A notable anniversary in the annals of personal computing is arriving this Sunday. Ten years ago, on Jan. 15, 2002, Microsoft's then-chair Bill Gates penned the famous Trustworthy Computing Memo.
That was the day Microsoft finally woke up, smelled the hackers, and began getting serious about security. Gates wrote:
In the past, we've made our software and services more compelling for users by adding new features and functionality, and by making our platform richly extensible. We've done a terrific job at that, but all those great features won't matter unless customers trust our software. So now, when we face a choice between adding features and resolving security issues, we need to choose security. Our products should emphasize security right out of the box, and we must constantly refine and improve that security as threats evolve. ...If we discover a risk that a feature could compromise someone's privacy, that problem gets solved first.
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Of course it's one thing to write a memo, another thing to make it real. The notoriously insecure Internet Explorer didn't stop being a hacker's plaything until the release of IE8 in 2009. During that time frame, Microsoft went from owning 90-plus percent of the browser market to less than 50 percent today. A lot of that had to do with IE's notorious vulnerabilities and poor performance.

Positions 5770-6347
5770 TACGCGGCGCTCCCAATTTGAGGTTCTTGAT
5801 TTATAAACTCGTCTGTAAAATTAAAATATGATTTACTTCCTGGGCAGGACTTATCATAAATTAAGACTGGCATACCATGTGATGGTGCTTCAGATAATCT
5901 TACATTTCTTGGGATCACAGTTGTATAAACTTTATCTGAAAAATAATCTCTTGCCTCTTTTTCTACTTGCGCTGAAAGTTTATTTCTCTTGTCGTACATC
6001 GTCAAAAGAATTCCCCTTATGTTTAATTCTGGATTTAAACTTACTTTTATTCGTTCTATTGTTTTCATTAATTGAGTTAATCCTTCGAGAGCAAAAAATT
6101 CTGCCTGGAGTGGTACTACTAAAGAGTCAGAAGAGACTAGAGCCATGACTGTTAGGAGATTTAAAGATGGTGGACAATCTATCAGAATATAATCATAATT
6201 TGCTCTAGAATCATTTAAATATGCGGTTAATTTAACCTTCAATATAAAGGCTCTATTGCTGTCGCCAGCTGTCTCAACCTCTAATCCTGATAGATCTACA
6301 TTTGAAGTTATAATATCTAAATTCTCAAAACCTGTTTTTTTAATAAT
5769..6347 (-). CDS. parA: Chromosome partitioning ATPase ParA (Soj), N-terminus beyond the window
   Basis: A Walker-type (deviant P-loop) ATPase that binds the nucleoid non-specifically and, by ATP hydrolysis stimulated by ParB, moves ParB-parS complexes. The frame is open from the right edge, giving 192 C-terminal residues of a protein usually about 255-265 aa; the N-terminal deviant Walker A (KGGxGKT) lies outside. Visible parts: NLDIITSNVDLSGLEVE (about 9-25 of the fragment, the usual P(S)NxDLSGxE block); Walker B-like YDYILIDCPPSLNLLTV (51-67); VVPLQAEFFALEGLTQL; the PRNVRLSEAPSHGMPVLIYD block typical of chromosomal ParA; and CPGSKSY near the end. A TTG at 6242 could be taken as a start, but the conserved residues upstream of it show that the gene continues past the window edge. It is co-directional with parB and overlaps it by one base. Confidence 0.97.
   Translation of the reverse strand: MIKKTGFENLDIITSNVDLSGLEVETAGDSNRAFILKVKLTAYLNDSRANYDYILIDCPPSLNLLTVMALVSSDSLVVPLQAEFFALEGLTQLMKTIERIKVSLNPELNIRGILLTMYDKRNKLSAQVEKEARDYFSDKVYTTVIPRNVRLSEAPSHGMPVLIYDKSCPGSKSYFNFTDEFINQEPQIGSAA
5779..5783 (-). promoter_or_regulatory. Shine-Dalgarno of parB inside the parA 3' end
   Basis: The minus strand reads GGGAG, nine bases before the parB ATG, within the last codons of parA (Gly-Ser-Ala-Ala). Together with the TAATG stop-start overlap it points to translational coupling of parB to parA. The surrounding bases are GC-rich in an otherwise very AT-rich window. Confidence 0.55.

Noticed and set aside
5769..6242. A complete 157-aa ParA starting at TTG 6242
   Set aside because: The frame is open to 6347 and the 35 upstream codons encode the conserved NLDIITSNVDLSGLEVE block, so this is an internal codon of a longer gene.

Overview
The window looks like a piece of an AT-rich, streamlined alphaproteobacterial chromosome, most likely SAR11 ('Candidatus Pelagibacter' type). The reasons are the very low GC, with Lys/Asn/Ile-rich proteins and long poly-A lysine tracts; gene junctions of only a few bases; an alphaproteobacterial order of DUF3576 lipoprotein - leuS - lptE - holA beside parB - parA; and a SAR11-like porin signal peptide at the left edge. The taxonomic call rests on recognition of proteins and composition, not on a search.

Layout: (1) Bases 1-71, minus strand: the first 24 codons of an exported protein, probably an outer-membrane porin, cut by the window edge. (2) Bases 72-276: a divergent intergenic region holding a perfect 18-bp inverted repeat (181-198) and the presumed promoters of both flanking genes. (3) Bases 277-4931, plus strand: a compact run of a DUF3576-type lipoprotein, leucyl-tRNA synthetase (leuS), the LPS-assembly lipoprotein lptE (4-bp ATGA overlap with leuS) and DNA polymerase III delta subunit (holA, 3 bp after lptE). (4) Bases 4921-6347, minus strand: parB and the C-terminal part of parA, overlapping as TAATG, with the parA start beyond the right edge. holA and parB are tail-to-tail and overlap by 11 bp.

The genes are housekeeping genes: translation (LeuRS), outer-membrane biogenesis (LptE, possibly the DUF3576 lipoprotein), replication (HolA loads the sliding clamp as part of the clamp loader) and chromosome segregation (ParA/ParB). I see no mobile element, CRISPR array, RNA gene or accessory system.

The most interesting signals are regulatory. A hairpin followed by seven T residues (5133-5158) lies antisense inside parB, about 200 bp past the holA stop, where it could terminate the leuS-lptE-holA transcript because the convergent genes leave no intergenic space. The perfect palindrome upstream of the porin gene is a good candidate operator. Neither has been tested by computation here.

Vista's User Access Controls, an ill-conceived effort to keep users from harming themselves, made computing more annoying, not more trustworthy. (It was also brilliantly parodied by Apple in its "I'm a Mac" commercials.)
But by and large, Microsoft products have steadily grown more secure over the years. Christopher Budd, a crisis communications consultant who was working in Microsoft's Security Response Center at the time the memo was issued, says Gates's notice helped bring us all a little closer to the goal of secure computing: